Here are my thoughts in regards to the budget debate contributions of the Rt Hon Owen Seymour Arthur on the occasion of his response to the Barbados Budget 2017. Mr Arthur is the immediate past Prime Minister of Barbados and Minister of Finance. My thoughts are focused on Barbados’ fixed currency peg and the need for strategic thinking to chart the way forward for Barbados.
I thank Mr Arthur for his clarity of thought, especially in respect to the currency peg of the Barbados dollar which is now fixed against the US dollar at 2:1. He was brilliant overall. His currency recommendations are quite optimistic in respect to how he thinks the rest of the world might respond to a devaluation of the Barbados dollar to 2.43:1 together with an annual reviewed of the peg. His recommendation follows the example set by Singapore, who have ended their fix peg against the US dollar in favour of a peg to a basket of currencies that reflect the relative weigh of their trading partners. In the case of Barbados, the basket would be 40% to the US dollar, 40% to the British pound, 10% to the Euro, and 10% to the Canadian dollar.
I do not share the optimism of Mr Arthur. For example:
1. Mr. Arthur seems to forget that foreign investors and banks prefer relative certainly in their long term investments. At present, relative certainly is provided for in part by the fixed exchange rate of the Barbados dollar. The annual review of the exchange rate suggested by Mr Arthur will introduced a level of uncertainty that is likely to deter investment, increase the expected returns of investors and increase the interest rates of lenders. The likely consequence would be to make Barbados even less competitive.
2. Mr Arthur presumes that returning UK nationals and investors would rush to invest in Barbados, especially in the area of real estate. IMHO our problems in real estate relate to the lack of expeditious planning approval processes and the lack of perfect honesty in local contractors and lawyers. These speak to productivity and governance issues in Barbados, rather than a lack of willing returning retirees and investors. Yes, they are exchange issues with the British Pound due to Brexit, but these pale in comparison with our local issues. Further, the British know full well that theirs is a self inflicted wound and thus cannot past blame to others. In any event, it should be understood that there will be a fall off in tourist arrivals and investors from the UK. Barbados should simply wait until the dust is settled before making any drastic knee jerk moves on its currency exchange rate. Similarly so for Trump’s America.
3. There is a presumption by Mr Arthur that the US dollar will appreciate in the future, hence dragging Barbados into the ground as we become more uncompetitive (particularly exports). What if the rest of the world abandon the US given the escapades of Mr Trump? In such a case, I suspect that the US dollar will likely fall (and gold and oil will most likely rise). We would need a strong Barbados dollar to help pay for the price inflation caused by the oil markets.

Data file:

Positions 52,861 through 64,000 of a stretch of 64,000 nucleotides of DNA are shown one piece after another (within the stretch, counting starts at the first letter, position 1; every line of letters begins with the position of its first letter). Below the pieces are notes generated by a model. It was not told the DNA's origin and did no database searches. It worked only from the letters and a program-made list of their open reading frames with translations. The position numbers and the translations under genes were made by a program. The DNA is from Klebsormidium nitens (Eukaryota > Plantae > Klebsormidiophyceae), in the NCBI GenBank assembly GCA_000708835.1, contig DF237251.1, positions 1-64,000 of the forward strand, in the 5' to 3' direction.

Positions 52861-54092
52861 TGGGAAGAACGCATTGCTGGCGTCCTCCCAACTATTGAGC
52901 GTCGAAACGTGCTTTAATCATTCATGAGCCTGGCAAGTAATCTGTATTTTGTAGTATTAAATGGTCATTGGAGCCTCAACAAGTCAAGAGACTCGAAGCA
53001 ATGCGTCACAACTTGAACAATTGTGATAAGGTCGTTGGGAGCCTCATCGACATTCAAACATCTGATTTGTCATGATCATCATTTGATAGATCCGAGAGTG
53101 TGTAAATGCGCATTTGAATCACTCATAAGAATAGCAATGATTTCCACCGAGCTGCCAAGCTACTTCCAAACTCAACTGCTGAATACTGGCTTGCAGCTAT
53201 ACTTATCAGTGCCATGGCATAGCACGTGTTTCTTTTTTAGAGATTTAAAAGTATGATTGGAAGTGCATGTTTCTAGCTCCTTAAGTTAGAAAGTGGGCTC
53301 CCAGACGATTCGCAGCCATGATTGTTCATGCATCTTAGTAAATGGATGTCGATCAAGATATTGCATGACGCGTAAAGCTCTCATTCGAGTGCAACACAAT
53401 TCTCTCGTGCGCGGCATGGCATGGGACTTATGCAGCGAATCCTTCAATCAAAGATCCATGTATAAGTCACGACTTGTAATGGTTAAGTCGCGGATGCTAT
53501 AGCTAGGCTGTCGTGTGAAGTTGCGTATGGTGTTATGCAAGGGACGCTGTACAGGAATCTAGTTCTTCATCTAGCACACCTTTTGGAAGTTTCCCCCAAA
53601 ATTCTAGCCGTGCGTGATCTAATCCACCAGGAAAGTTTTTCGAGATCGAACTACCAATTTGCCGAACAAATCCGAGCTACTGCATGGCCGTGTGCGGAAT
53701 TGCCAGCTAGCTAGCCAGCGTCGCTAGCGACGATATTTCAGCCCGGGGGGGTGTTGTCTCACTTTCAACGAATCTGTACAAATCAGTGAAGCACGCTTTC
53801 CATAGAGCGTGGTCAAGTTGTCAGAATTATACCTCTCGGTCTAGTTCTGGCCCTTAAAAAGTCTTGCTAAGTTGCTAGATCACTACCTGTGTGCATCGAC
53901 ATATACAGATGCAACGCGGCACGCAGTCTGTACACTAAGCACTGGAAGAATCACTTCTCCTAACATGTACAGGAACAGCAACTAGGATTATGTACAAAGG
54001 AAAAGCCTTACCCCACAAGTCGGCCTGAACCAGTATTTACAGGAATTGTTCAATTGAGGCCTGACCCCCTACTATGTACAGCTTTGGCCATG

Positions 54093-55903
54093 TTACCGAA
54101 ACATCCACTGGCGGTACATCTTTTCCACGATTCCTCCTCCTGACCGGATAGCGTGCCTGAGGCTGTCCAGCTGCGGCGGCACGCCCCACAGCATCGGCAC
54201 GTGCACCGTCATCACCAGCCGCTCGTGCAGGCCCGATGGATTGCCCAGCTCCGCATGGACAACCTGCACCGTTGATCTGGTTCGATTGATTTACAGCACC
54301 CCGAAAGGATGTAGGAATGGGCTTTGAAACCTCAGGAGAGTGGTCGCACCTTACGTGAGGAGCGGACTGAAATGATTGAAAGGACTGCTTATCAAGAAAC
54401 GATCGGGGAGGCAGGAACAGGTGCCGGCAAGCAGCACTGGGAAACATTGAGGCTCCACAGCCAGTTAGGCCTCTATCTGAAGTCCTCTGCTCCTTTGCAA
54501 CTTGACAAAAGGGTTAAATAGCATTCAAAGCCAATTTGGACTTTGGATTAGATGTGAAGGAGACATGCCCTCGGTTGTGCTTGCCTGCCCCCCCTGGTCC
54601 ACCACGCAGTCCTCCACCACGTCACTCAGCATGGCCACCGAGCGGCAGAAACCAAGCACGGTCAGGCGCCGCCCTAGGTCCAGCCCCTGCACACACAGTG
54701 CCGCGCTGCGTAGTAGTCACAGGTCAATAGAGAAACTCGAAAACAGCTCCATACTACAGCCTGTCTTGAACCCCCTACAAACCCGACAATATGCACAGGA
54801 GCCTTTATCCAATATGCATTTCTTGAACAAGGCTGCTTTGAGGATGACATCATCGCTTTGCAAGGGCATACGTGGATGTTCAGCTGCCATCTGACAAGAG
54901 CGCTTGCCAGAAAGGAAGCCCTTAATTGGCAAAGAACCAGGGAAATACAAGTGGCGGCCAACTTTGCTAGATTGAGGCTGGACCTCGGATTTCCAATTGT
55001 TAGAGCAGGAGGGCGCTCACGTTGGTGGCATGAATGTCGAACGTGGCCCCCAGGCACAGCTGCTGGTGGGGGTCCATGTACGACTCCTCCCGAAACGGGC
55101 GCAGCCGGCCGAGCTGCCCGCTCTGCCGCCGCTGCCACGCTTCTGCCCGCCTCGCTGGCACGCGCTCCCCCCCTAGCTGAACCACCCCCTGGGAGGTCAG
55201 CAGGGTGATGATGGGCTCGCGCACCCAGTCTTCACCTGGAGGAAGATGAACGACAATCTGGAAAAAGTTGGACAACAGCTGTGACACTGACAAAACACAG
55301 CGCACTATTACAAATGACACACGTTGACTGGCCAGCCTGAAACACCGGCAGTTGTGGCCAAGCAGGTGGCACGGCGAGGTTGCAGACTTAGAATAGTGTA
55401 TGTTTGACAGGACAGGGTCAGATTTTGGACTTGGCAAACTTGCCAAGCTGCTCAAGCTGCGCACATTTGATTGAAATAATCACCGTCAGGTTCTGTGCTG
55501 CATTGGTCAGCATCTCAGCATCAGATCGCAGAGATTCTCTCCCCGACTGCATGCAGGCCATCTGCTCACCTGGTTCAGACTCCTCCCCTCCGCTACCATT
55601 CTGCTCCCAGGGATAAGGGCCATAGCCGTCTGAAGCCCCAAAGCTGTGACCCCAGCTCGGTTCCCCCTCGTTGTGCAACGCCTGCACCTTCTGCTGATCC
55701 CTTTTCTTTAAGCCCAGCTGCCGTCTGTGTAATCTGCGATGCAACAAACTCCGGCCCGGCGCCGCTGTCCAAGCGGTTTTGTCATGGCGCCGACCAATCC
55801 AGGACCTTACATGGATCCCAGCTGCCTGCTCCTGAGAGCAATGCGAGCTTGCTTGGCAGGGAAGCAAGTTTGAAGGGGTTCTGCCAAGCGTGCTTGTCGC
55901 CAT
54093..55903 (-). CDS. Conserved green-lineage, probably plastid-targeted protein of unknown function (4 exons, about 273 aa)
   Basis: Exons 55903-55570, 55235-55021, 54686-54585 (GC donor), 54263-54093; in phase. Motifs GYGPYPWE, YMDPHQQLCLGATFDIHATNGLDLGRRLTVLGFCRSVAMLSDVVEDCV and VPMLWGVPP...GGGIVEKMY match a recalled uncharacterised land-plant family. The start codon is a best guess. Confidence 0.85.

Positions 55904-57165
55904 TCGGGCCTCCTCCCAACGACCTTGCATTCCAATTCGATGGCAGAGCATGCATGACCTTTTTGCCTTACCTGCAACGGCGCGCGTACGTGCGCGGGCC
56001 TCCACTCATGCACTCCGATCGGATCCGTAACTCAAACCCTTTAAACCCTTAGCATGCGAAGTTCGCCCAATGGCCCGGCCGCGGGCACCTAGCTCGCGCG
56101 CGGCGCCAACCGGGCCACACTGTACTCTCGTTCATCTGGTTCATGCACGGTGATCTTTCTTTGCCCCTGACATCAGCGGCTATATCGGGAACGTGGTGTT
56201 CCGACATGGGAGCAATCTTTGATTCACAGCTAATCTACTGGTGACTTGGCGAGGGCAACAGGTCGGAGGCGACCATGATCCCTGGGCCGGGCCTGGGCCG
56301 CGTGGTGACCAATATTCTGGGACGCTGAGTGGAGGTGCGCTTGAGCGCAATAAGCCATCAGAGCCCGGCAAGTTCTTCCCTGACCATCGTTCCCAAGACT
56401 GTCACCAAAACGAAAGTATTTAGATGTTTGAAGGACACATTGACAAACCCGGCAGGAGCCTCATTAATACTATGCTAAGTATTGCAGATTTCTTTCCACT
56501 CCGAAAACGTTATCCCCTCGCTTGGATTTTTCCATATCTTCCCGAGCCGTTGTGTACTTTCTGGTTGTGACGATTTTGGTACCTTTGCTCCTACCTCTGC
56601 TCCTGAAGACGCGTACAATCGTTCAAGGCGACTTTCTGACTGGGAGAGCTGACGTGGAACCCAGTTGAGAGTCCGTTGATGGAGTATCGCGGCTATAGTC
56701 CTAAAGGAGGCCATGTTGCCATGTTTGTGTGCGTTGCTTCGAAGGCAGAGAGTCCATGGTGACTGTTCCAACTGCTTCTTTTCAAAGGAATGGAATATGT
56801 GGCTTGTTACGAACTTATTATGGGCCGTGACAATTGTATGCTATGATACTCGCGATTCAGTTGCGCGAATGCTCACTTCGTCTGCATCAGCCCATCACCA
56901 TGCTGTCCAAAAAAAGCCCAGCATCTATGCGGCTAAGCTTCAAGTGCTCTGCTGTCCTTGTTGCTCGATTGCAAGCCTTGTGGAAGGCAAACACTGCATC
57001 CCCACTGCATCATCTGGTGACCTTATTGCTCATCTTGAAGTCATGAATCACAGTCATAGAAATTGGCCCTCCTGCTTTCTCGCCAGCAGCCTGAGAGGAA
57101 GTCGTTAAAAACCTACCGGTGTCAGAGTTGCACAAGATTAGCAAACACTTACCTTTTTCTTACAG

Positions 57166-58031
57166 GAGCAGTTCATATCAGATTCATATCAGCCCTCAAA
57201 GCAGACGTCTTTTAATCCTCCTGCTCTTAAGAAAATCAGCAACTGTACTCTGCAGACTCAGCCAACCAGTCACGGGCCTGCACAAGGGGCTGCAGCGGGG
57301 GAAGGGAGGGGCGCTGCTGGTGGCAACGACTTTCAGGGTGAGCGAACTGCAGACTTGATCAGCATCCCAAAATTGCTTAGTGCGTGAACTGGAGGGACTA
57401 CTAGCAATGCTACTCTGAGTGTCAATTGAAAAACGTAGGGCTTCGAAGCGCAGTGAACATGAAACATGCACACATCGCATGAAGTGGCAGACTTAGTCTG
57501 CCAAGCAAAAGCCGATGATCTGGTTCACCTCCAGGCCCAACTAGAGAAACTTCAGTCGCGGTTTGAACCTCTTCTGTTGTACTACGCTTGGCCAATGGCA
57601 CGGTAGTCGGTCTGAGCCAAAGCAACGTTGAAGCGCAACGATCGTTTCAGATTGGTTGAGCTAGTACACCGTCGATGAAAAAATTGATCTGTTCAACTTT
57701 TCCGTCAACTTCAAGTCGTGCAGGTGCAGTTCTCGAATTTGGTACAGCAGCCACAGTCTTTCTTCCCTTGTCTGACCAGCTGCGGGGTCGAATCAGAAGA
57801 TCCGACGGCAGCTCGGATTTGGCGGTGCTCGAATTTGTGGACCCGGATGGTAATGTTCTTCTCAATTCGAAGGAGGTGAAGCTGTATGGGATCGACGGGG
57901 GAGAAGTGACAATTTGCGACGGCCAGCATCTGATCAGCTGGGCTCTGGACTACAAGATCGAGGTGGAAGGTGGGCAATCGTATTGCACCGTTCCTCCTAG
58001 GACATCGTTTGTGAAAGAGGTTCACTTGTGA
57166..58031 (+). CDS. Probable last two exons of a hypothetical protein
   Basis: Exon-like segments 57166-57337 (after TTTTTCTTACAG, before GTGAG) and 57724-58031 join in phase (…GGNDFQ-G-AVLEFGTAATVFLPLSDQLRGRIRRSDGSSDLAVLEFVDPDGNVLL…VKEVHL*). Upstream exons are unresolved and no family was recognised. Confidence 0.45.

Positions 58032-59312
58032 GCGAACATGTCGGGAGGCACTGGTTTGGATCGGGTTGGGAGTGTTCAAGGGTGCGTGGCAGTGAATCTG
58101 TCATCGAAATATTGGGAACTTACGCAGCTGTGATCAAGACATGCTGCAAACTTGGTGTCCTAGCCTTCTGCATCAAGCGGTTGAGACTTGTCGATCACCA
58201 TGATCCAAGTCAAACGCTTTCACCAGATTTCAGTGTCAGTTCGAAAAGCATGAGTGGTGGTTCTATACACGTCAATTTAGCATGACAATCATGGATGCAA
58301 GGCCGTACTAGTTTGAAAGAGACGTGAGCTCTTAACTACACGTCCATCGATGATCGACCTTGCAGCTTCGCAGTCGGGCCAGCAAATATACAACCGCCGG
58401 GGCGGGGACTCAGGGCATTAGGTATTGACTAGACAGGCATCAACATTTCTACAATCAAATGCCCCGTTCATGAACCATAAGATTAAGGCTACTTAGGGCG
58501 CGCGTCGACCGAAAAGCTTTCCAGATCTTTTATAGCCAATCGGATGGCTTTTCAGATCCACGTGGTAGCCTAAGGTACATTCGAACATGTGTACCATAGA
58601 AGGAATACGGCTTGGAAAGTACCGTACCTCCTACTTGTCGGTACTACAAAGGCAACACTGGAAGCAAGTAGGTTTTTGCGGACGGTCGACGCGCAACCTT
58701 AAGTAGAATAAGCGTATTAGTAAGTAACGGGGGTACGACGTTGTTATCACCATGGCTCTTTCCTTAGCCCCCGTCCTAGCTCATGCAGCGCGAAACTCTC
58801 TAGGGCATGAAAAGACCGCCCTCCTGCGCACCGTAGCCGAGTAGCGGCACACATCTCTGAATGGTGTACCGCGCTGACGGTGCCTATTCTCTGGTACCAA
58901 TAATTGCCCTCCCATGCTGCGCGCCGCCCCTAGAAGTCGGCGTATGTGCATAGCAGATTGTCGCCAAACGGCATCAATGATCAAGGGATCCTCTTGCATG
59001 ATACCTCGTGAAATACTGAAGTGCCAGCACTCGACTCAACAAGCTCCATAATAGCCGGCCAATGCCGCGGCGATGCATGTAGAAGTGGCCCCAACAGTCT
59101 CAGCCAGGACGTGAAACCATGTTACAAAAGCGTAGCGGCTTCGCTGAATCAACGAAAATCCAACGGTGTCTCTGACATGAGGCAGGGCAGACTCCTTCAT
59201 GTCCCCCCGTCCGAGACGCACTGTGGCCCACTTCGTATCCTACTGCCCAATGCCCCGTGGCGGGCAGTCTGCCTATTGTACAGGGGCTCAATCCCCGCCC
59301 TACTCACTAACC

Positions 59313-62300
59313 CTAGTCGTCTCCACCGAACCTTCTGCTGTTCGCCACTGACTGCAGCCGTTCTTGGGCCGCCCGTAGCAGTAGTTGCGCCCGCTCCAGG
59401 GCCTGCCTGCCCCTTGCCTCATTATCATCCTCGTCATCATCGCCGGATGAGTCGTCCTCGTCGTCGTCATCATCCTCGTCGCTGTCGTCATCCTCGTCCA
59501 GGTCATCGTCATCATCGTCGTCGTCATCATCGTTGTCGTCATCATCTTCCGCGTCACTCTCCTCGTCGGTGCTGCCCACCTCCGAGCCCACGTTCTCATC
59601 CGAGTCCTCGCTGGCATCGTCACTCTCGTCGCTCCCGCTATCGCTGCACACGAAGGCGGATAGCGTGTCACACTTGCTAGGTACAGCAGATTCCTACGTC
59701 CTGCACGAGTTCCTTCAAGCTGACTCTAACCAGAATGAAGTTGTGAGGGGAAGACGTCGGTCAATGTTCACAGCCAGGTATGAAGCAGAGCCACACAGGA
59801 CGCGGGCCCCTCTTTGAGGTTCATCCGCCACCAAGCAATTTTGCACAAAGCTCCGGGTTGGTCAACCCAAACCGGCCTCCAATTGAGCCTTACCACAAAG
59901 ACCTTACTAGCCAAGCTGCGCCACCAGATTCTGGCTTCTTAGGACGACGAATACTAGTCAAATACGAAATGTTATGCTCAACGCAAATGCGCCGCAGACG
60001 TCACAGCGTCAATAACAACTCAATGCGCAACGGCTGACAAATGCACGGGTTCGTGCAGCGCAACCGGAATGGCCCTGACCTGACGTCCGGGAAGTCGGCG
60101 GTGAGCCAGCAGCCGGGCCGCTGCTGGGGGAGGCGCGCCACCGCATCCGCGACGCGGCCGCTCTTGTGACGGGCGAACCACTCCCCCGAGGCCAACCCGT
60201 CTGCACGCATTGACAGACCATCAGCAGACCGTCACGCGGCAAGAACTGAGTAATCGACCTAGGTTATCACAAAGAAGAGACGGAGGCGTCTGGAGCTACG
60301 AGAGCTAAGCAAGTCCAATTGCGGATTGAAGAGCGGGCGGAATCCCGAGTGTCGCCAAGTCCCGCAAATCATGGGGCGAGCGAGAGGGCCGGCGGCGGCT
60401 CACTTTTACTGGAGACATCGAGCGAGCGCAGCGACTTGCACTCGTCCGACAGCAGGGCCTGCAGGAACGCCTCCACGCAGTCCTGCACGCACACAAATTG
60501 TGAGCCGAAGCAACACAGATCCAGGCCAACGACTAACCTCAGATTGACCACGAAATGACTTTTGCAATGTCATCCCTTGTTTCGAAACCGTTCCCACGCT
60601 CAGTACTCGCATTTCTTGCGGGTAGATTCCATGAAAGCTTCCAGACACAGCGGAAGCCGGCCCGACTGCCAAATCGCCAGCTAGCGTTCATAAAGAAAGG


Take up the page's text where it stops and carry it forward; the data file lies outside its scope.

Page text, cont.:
4. Barbados does not have a problem with tourist arrivals, but rather with their “spend”. A weaker exchange rate is not likely be the only factor that would cause tourists to spend. We need to develop clever marketing programmes that would lead tourists to the point of spending within the local economy e.g. cash back vouchers redeemable only in Barbados. Alternatively we could try to insert ourselves earlier in the supply chain, and capture foreign currency well before the tourists get to Barbados e.g. taxes on hotel rooms and all inclusive tour packages at the point of sale.
I agree with everything else Mr Arthur said in his speech, e.g. Barbados should go to the International Monetary Fund (IMF) as the lender of last resort, and should seek policy based loans from the Caribbean Development Bank (CDB) and the Inter-American Development Bank (IDB). We are at that stage.
My sole concern with Mr Athur’s contributions is with the currency peg (and the growing chorus that seem to think that Barbadians should be punished for having such a policy).
Moreover, I do think that Barbados should also think about the next big strategic initiative for growth. I suspect that this could lie in the areas of computer software, science and technology, renewable energy, energy efficiency, off-shore oil and gas (especially gas), cultural industries, and the diversification of the tourism product to include business meetings, sports, culture, heritage, etc.
Indeed, student’s education in the above strategic areas would he paid for through the introduction of the parental education saving plan suggested by Mr Arthur (as a strategy to selectively move away from free education for all). I simply think that he should go the extra step and suggest the areas in which this money might be spent.
In other words, Mr Arthur and others should have a strategic growth plan for Barbados. Such strategic plans are sorely lacking from ALL of the political parties in Barbados at this time crucial time. I want to know where our leaders intend to take us. What is the next big thing for Barbados?